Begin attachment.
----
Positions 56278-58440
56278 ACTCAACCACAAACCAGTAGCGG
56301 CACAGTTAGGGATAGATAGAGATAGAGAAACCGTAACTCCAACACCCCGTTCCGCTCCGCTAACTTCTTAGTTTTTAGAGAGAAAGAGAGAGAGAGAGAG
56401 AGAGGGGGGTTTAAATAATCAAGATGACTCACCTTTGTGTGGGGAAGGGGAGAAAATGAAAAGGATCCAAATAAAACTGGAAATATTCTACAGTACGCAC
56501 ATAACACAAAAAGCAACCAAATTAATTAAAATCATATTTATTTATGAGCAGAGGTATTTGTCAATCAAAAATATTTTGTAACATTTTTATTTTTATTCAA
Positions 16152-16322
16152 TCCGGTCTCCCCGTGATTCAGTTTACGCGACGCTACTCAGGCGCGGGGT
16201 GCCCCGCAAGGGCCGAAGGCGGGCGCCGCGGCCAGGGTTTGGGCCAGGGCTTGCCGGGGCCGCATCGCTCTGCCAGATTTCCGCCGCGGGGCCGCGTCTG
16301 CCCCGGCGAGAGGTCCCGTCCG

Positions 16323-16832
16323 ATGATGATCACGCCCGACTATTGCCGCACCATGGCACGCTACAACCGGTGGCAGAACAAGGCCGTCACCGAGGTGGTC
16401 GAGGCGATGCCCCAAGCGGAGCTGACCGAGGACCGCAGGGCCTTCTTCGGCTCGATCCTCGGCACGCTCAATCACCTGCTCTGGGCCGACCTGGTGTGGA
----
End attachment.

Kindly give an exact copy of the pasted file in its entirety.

Positions 56278-58440
56278 ACTCAACCACAAACCAGTAGCGG
56301 CACAGTTAGGGATAGATAGAGATAGAGAAACCGTAACTCCAACACCCCGTTCCGCTCCGCTAACTTCTTAGTTTTTAGAGAGAAAGAGAGAGAGAGAGAG
56401 AGAGGGGGGTTTAAATAATCAAGATGACTCACCTTTGTGTGGGGAAGGGGAGAAAATGAAAAGGATCCAAATAAAACTGGAAATATTCTACAGTACGCAC
56501 ATAACACAAAAAGCAACCAAATTAATTAAAATCATATTTATTTATGAGCAGAGGTATTTGTCAATCAAAAATATTTTGTAACATTTTTATTTTTATTCAA
Positions 16152-16322
16152 TCCGGTCTCCCCGTGATTCAGTTTACGCGACGCTACTCAGGCGCGGGGT
16201 GCCCCGCAAGGGCCGAAGGCGGGCGCCGCGGCCAGGGTTTGGGCCAGGGCTTGCCGGGGCCGCATCGCTCTGCCAGATTTCCGCCGCGGGGCCGCGTCTG
16301 CCCCGGCGAGAGGTCCCGTCCG

Positions 16323-16832
16323 ATGATGATCACGCCCGACTATTGCCGCACCATGGCACGCTACAACCGGTGGCAGAACAAGGCCGTCACCGAGGTGGTC
16401 GAGGCGATGCCCCAAGCGGAGCTGACCGAGGACCGCAGGGCCTTCTTCGGCTCGATCCTCGGCACGCTCAATCACCTGCTCTGGGCCGACCTGGTGTGGA